The polymerization may be conducted using any of the alkoxylation procedures known in the double metal cyanide complex catalyst art. For instance, a conventional batch process may be employed wherein the silylated catalyst and initiator are introduced into a batch reactor. The reactor is then heated to the desired temperature (e.g., 70 to 150° C.) and an initial portion of epoxide introduced. Once the catalyst has been activated, as indicated by a drop in pressure and consumption of the initial epoxide charge, the remainder of the epoxide is added incrementally with good mixing of the reactor contents and reacted until the desired molecular weight of the polyether polyol product is achieved. The initiators, monomers and polymerization conditions described in U.S. Pat. No. 3,829,505 (incorporated herein by reference in its entirety) may be readily adapted for use in the present process.
Alternatively, a conventional continuous process may be employed whereby a previously activated initiator/catalyst mixture is continuously fed into a continuous reactor such as a continuously stirred tank reactor (CSTR) or tubular reactor. A feed of epoxide is introduced into the reactor and the product continuously removed. The process of this invention may also be readily adapted for use in continuous addition of starter (initiator) processes, either batch or continuous operation, such as those described in detail in WO 97/29146 (corresponding to U.S. application Ser. No. 08/597,781, filed Feb. 7, 1996, now U.S. Pat. No. 5,777,177), and U.S. Pat. No. 5,689,012, both of which are incorporated herein by reference in their entirety.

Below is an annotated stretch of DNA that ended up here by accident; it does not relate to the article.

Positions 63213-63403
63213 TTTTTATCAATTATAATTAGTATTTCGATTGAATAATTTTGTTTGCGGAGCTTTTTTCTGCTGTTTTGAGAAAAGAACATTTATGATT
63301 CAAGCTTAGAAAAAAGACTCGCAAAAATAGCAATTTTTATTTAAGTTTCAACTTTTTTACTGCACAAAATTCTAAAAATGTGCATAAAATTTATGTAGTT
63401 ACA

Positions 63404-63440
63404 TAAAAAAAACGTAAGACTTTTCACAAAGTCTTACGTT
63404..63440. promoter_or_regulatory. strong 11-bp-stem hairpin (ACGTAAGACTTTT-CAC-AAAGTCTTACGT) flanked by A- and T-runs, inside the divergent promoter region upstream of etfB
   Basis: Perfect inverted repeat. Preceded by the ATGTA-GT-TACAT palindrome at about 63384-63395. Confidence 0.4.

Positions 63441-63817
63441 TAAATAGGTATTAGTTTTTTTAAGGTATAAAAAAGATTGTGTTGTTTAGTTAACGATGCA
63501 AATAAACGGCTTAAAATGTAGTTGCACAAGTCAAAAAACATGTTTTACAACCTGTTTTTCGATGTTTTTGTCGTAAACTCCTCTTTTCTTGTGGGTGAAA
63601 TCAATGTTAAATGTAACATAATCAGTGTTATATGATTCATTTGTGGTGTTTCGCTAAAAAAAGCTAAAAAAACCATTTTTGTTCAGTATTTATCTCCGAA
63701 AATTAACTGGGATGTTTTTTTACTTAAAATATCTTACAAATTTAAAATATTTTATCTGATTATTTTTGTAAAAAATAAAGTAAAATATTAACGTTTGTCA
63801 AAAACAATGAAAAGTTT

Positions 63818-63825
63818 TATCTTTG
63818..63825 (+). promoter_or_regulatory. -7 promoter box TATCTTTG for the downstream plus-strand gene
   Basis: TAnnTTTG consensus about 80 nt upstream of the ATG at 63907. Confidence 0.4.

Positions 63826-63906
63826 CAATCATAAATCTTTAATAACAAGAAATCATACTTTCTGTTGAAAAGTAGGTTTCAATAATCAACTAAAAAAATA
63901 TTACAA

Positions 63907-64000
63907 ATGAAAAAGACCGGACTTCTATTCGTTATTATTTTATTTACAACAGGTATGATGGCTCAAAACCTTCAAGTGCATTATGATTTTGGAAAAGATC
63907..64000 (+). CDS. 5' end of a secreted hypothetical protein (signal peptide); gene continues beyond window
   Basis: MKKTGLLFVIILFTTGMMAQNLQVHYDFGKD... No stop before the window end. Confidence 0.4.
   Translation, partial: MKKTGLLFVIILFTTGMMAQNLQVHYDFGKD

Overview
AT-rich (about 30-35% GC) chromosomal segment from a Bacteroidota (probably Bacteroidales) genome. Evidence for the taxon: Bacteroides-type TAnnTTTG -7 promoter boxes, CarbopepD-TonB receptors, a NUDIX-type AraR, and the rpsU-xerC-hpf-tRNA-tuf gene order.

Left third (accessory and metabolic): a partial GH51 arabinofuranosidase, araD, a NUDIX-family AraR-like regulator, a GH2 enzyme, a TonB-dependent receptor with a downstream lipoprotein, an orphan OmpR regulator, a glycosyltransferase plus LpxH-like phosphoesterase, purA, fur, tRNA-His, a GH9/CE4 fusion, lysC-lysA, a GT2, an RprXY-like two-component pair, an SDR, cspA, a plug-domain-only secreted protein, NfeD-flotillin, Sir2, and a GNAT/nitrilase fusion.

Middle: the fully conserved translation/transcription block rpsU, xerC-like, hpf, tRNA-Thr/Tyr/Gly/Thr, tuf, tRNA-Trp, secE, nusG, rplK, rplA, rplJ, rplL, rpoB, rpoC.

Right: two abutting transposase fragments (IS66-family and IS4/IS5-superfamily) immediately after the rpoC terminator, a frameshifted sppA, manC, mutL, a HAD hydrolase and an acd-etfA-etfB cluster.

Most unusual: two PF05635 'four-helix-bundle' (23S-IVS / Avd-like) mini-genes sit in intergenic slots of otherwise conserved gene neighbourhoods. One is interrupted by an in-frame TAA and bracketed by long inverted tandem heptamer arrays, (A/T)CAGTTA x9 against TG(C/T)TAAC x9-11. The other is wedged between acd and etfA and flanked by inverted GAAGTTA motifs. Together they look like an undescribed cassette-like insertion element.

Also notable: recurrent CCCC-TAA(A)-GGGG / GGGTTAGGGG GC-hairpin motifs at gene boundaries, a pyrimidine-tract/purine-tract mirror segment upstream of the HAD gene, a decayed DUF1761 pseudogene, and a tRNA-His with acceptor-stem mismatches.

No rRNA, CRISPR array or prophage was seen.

The polyether polyols produced by operation of the process of the invention preferably have functionalities, molecular weights and hydroxyl numbers suitable for use in molded and slab foams. Nominal functionalities range generally from 2 to 8. In general, the average functionality of polyether polyol blends ranges from about 2.5 to 4.0. The polyether polyol equivalent weights generally range from somewhat lower than 1000 Da to about 5000 Da. Unsaturation is preferably 0.015 meq/g or lower, and more preferably in the range of 0.002 to about 0.008 meq/g. Hydroxyl numbers preferably range from 10 to about 80. Blends may, of course, contain polyols of both lower and higher functionality, equivalent weight, and hydroxyl number.
The performance of polyether polyols may be assessed by testing these polyether polyols in the "Tightness Foam Test" (TFT) and "Super Critical Foam Test" (SCFT). Polyether polyols which pass these tests have been found to perform well in commercial slab and molded foam applications, without excessive tightness, and without foam collapse. The SCFT consists of preparing a polyurethane foam using a formulation which is expressly designed to magnify differences in polyether polyol behavior.
In the SCFT, a foam prepared from a given polyether polyol is reported as "settled" if the foam surface appears convex after blow-off and is reported as collapsed if the foam surface is concave after blow-off. The amount of collapse can be reported in a relatively quantitative manner by calculating the percentage change in a cross-sectional area taken across the foam. The foam formulation is as follows: polyether polyol, 100 parts; water, 6.5 parts; methylene chloride, 15 parts; Niax® A-1 amine-type catalyst, 0.10 parts; T-9 tin catalyst, 0.34 parts; L-550 silicone surfactant, 0.5 parts. The foam is reacted with a mixture of 80/20 2,4- and 2,6-toluene diisocyanate at an index of 110. The foam may be conveniently poured into a standard 1 cubic foot cake box, or a standard 1 gallon ice cream container. In this formulation, conventionally prepared, i.e. base catalyzed polyether polyols having high secondary hydroxyl cause the foam to settle approximately 10-20%, generally 15%±3%, whereas polyether polyols prepared from DMC catalysts containing unacceptably high levels of high molecular weight tail cause the foam to collapse by approximately 35-70%.